Next, we initialize <>c__DisplayClass0_0.total and set it to zero. Then we use the ForEach() method on the prices list, with a lambda expression that we pass as an argument to calculate the total by invoking the <GetTotalOfIntListWithForEachMethod>b__0() method of the <>c__DisplayClass0_0 class.

Finally, we return the <>c__DisplayClass0_0.total.

Lowered C# Code for the Foreach Statement

We have only one part for the lowered version of the foreach statement:

[System.Runtime.CompilerServices.NullableContext(1)]
public static int GetTotalOfIntListWithForEachMethod(List<int> prices)
{
    int num = 0;
    List<int>.Enumerator enumerator = prices.GetEnumerator();
    
    try
    {
        while (enumerator.MoveNext())
        {
            int current = enumerator.Current;
            num += current;
        }
    }
    finally
    {
        ((IDisposable)enumerator).Dispose();
    }
    
    return num;
}

We have the GetTotalOfIntListWithForEachMethod(), again annotated to inform the compiler that nullable context annotations are enabled. Next, we initialize an integer variable num and set it to zero.

Next, we use the GetEnumerator() method of the prices list to get its enumerator. Then we have a tryfinally block. In the try part we have a while statement that is exited when the MoveNext() method of the enumerator returns false. In the while loop itself, we add the value of the enumerator’s Current property to the num variable. Then, in the finally block we dispose of the enumerator variable. And, finally, we return the num variable.

Comparing the Performance of ForEach Method and Foreach Statement

As with any good comparison article, we won’t go without some benchmarks. We will use BenchmarkDotNet to check performance and memory allocation. We will compare the performance of both iteration methods with a list of integers as well as a list of custom class objects.

Preparation

Let’s define our class:

public class Product
{
    public Guid Id { get; set; }
    public int Price { get; set; }

    public Product(int price)
    {
        Id = Guid.NewGuid();
        Price = price;
    }
}

Also, in our Iterators class (you can find the source code here), we create versions of our previous methods that take in a List<Product> as a parameter and we use both iteration approaches to add the value of the Price property to the total value.

Then we move on to our benchmarking class:

[MemoryDiagnoser(true)]
public class IterationBenchmark
{
    private const int MinPrice = 10;
    private const int MaxPrice = 100;
    private readonly List<int> _prices = new();
    private readonly List<Product> _products = new();

    [GlobalSetup]
    public void Setup()
    {
        for (int i = 0; i < 10_000; i++)
        {
            var price = Random.Shared.Next(MinPrice, MaxPrice);

            _prices.Add(price);
            _products.Add(new Product(price));
        }
    }
}

We use the fields to define minimum and maximum prices, as well as to store a list of integers and products. In the Setup() method, we add 10,000 items to each list and use Random.Shared‘s Next() method to generate random prices.

Next, let’s add our benchmark methods:

[Benchmark]
public void GetTotalOfIntListWithForEachMethod()
{
    Iterators.GetTotalOfIntListWithForEachMethod(_prices);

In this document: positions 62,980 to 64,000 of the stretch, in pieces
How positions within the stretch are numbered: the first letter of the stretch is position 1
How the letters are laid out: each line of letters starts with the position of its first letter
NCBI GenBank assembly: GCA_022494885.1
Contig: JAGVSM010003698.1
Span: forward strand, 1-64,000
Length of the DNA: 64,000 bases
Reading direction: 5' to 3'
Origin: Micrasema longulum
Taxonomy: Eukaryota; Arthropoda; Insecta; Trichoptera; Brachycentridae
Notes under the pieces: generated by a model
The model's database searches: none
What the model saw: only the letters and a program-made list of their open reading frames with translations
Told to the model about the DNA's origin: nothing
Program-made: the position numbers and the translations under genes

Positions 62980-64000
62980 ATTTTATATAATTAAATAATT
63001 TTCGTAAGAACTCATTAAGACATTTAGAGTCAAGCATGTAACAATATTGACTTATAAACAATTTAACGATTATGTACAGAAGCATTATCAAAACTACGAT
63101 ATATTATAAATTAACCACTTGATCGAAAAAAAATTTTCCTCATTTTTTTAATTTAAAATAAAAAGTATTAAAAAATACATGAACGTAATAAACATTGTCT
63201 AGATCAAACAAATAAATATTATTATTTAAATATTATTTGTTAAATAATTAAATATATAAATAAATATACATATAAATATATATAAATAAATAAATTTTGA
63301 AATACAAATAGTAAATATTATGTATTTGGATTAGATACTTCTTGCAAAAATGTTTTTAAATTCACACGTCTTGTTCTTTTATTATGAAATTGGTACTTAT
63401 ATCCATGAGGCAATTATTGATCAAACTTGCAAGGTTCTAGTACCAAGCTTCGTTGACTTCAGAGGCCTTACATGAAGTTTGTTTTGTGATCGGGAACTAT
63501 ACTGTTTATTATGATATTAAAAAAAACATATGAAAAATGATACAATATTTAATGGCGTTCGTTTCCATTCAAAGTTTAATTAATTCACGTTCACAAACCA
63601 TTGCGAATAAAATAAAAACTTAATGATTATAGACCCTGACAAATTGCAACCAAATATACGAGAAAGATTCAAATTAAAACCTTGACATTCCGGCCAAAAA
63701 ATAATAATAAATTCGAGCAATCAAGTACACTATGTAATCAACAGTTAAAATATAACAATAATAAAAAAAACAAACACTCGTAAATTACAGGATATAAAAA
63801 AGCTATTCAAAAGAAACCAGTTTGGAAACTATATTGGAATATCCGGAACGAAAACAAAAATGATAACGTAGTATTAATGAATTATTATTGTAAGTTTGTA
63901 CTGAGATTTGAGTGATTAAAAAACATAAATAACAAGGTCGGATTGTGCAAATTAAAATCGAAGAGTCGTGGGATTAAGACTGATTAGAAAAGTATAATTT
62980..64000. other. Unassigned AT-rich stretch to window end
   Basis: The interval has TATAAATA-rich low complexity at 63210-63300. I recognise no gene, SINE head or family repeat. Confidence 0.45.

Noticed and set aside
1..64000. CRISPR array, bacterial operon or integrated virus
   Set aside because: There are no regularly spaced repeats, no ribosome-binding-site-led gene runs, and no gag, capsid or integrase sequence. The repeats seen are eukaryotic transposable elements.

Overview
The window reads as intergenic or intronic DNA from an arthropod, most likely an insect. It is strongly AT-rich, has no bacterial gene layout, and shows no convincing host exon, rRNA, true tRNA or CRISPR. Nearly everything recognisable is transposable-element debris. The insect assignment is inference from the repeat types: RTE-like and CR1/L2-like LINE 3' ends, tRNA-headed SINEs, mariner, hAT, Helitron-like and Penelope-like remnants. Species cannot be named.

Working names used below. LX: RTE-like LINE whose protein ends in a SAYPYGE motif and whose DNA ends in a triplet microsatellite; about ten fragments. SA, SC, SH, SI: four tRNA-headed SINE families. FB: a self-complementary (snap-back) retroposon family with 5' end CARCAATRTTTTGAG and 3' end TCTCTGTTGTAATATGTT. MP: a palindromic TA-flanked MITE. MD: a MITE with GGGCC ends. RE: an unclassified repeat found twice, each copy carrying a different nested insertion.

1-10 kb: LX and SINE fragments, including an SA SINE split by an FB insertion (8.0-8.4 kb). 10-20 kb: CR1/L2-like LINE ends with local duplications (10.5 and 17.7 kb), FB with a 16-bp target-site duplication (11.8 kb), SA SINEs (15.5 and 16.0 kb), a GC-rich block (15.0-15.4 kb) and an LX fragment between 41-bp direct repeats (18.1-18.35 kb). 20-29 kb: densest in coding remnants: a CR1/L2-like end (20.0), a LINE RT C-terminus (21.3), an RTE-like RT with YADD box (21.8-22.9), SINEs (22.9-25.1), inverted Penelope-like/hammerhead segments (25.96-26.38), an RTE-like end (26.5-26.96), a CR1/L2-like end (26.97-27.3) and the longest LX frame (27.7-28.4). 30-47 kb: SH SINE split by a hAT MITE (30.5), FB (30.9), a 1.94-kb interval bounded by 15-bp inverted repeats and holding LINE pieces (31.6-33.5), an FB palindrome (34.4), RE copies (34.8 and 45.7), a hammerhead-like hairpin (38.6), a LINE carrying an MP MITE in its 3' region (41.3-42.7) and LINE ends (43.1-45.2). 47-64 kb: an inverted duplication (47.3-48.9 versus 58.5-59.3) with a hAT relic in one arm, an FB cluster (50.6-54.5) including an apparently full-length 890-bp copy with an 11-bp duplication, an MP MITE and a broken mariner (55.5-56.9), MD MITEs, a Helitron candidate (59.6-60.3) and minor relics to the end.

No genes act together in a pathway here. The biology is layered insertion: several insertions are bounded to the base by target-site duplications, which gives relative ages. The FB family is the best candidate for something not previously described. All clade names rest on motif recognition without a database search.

}

[Benchmark]
public void GetTotalOfIntListWithForeachStatement()
{
    Iterators.GetTotalOfIntListWithForeachStatement(_prices);
}

[Benchmark]
public void GetTotalOfProductsListWithForEachMethod()
{
    Iterators.GetTotalOfProductsListWithForEachMethod(_products);
}

[Benchmark]
public void GetTotalOfProductsListWithForeachStatement()
{
    Iterators.GetTotalOfProductsListWithForeachStatement(_products);
}

Benchmark

Finally, let’s add a single line to our Program class:

BenchmarkRunner.Run<IterationBenchmark>();

After all the code, we can run our application in the Release mode and examine the results:

| Method                                     | Mean      | Error     | StdDev    | Allocated |
|------------------------------------------- |----------:|----------:|----------:|----------:|
| GetTotalOfIntListWithForeachStatement      | 5.740 us  | 0.0445 us | 0.0395 us |         - |
| GetTotalOfIntListWithForEachMethod         | 17.919 us | 0.1161 us | 0.1029 us |      88 B |
| GetTotalOfProductsListWithForeachStatement | 10.551 us | 0.2106 us | 0.4489 us |         - |
| GetTotalOfProductsListWithForEachMethod    | 19.038 us | 0.1516 us | 0.1418 us |      88 B |

The foreach statement outperforms the ForEach() method for both collection types. For simple integers, it is about three times faster and has no memory allocation. When it comes to List<Product> it is two times faster again with no memory allocation.

Despite the fact that the ForEach() method has direct access to the internal structure of the collection, which can mean better performance, it performs worse than the foreach statement. The use of a lambda expression and its requirement to allocate memory on the heap cancels the potential advantage. This memory allocation is the result of the <>c__DisplayClass0_0 class generation in the low-level C# code.

Conclusion

In conclusion, our exploration of iteration methods in C# sheds light on the differences between  foreach statement and the ForEach() method.

While both serve the purpose of iterating through collections, the foreach statement emerges as the performance champion, boasting faster execution and minimal memory allocation as well as the ability to hold complex logic. In contrast, the ForEach() method, while convenient for simple tasks, introduces some overhead due to its need to generate a separate class in low-level C# code. Ultimately, when choosing between these methods you should consider your specific use case and performance requirements but in scenarios where speed and resource efficiency are crucial, the foreach statement remains the go-to option.